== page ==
How to shoot moody woodland landscape
Creating images full of mood and atmosphere takes a keen eye and an ability to see order in chaos, as Neil Burnell explains
While many landscape photographers are drawn to shooting sunsets and sunrises with drama light and color, I’ve always taken more enjoyment from shooting in conditions more suited to atmospheric scenes. Woodland can be a genre for many photographers who are led to believe that it’s an extremely difficult subject to master. While I agree it’s not an easy subject I’d also say that all genres are difficult if you don’t put the time and effort into them. I’ve found woodland to be an enjoying challenge and extremely satisfying when it all comes together.
woodland landscape photographs
To begin with woodland can be a bit overwhelming: tangled trees seem like a complete mess and it’s hard to make sense of it all let alone take an image. Almost certainly the best place to start your woodland journey is by going on a few scouting missions – try keeping it local if you can. Travel light and go with no expectations and I can almost guarantee you will find some scenes with potential that you can return to. Work the edges of the woodland first. Looking into a woodland can often reap rewards and is an easier way to spot compositions especially if you haven’t shot this genre before.
Heading straight into a woodland can often be very overwhelming. Once you’ve found a scene make sure you give it time by checking out various angles and taking reference shots so you are fully prepared when the conditions are right. When you first start shooting woodland don’t expect to shoot keepers from day one. Yes it can happen as in every genre but I almost guarantee that it will take some time and several outings for your confidence to grow first.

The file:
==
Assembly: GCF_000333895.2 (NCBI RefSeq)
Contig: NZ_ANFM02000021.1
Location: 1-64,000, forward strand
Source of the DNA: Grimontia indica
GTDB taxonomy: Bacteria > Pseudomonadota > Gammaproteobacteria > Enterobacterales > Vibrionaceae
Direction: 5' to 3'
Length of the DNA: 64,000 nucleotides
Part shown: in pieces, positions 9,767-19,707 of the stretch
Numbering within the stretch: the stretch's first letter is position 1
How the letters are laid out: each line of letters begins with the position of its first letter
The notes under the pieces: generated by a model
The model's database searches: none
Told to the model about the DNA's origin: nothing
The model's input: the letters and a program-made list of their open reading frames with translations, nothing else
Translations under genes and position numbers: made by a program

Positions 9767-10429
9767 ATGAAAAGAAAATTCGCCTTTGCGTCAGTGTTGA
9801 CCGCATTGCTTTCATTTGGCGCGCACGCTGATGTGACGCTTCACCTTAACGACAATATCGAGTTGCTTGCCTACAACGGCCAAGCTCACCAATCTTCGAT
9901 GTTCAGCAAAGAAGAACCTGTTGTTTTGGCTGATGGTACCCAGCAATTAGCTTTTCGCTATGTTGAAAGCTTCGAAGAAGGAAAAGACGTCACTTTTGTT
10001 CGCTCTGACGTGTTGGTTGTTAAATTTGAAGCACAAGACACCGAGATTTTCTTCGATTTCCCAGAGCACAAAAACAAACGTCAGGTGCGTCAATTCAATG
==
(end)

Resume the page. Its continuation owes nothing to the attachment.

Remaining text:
Check weather conditions
It’s fairly obvious, but fog or mist are an essential ingredient in the majority of my atmospheric woodland images. These conditions are not only essential to create mood but they also help dramatically when it comes to picking out compositions and isolating subjects of interest. The time of day is also a key ingredient. For my own images I prefer the softer muted light of blue hour especially when the objective is mood.
Of course there are other ways to isolate subjects, like using fast lenses wide open to create a shallow depth of field but if you want that atmosphere make sure you head out on those misty days.
There are several places I enjoy shooting and exploring when I want to try and create atmospheric images. The first is Wistman’s Wood in Devon. It’s an amazing location and one that every photographer who likes to shoot woodland should visit at least once. It’s a very small woodland and can be extremely difficult to shoot and your way around but if you get lucky with the conditions it really is a magical place. The second spot is Haldon Forest in Devon – a place I’m only just finding my way round. It has massive potential and I’m hopeful I will shoot some keepers there this year. The woodland itself has an abundance of various species from gnarly to silver birch providing great variety and endless opportunities for photography. Another great Devon location is Churston Woods. There are a few small woodlands close to my home and on the rare occasion there is fog locally I will head to Churston Woods. There are also some nice trees on the local golf course which I have shot in some thick fog, after seeking permission from one of the greenkeepers.